The bliss of a Croatian superyacht holiday (that’s more affordable than you think), with hot-tub time in the middle of the sea, five-star rooms and excursions to paradise beaches
- Sarah Holt spent four nights on the superyacht Freedom, visiting Split, Brac, Hvar, Korcula and Vis
- The superyacht is available for private hire through charter company Goolets and sleeps up to 23 guests
- During her time on Freedom, Sarah visited remote island cocktail bars and a mysterious blue cave
Beyonce, Kim Kardashian, Roman Abramovich and me. What do the four of us have in common? We all know what it’s like to be given the VIP treatment on a superyacht holiday – and thanks to the launch of a new yachting concept in Croatia you could find out, too.
From April 2022, groups of family and friends from the UK will be able to book private breaks on the newly refurbished 48-metre (157ft) Freedom yacht through the charter company Goolets.
The Freedom can accommodate up to 23 guests across 11 cabins, with the cost of chartering her for a week starting at 80,000 euros (£67,000), or £2,910 per person. While this price is by no means low, you don’t need to be a millionaire to be able to afford it.
In this shot Freedom is pictured sailing past Zlatni Rat beach on the island of Brac. Sarah said: ‘From a distance the waters that surround it look like they’ve been tie-dyed blue. Step in for a swim, though, and you’ll discover a sea that’s almost as transparent as the air around you’
Freedom is available for private charters along the coast of Croatia, from Umag in the north of the country to Cavtat in the south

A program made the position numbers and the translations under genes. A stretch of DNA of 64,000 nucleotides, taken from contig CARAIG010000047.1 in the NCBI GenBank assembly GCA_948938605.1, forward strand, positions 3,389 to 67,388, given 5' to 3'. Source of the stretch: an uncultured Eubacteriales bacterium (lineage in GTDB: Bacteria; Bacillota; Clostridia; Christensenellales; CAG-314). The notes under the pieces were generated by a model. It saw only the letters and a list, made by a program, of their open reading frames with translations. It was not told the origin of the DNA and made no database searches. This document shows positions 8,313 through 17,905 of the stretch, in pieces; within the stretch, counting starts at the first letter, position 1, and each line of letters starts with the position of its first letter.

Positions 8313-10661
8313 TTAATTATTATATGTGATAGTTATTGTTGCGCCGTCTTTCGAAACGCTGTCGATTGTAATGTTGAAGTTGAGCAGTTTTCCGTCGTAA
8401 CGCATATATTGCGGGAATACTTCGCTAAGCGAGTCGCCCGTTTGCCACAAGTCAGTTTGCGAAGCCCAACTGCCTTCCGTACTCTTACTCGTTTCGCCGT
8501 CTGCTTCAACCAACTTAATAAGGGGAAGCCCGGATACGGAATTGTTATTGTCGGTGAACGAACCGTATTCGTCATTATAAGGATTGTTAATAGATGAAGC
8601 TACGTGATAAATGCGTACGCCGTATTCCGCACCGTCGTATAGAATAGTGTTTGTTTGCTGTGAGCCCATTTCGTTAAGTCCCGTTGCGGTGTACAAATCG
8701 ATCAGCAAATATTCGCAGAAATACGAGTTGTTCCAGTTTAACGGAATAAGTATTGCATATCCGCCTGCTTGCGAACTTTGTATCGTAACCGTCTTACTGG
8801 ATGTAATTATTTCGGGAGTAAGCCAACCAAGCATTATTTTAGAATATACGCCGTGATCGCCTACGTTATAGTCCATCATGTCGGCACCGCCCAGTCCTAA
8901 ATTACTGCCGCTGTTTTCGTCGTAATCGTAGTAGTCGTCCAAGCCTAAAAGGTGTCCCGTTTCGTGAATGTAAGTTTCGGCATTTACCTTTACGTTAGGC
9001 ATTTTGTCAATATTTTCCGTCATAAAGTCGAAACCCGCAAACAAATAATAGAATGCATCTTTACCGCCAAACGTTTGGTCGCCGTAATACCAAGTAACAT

‘With her pouty bow and Grace Kelly curves, Freedom makes an impression from the harbourside’, says Sarah
However, you’ll certainly be treated like said millionaire when you take a trip on Freedom, as I discovered during my time onboard.
With her pouty bow and Grace Kelly curves, Freedom makes an impression from the harbourside, and the glamour-puss looks continue onboard.
The yacht’s decks are all smooth teak and disco ball-bright chrome. There’s a smart restaurant and bar with designer lighting on Deck 3 and the top deck is home to a yawning sunbathing area with a dipping pool (out of action during my time on the ship) and a hot tub.
Pictured is the hot tub that takes pride of place on the top deck. It’s surrounded by sun loungers
Following the refurbishment, the hot tub will be haloed by a range of Ibiza beach club-style seating, as this rendering shows
Hull of a holiday: This rendering shows what the top deck of Freedom will look like by April